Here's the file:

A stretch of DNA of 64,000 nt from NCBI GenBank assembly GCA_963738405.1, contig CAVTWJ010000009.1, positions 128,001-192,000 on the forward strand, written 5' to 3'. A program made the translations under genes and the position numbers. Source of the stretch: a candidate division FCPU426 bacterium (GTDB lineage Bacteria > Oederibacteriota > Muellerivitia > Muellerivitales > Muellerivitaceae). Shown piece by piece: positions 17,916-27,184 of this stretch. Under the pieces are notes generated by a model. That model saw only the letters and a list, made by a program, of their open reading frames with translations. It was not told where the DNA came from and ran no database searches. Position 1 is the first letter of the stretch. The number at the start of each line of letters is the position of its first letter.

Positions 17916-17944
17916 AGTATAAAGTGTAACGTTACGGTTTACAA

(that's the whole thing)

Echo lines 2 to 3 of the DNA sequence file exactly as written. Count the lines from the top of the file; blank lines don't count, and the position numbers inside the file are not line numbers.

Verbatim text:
Positions 17916-17944
17916 AGTATAAAGTGTAACGTTACGGTTTACAA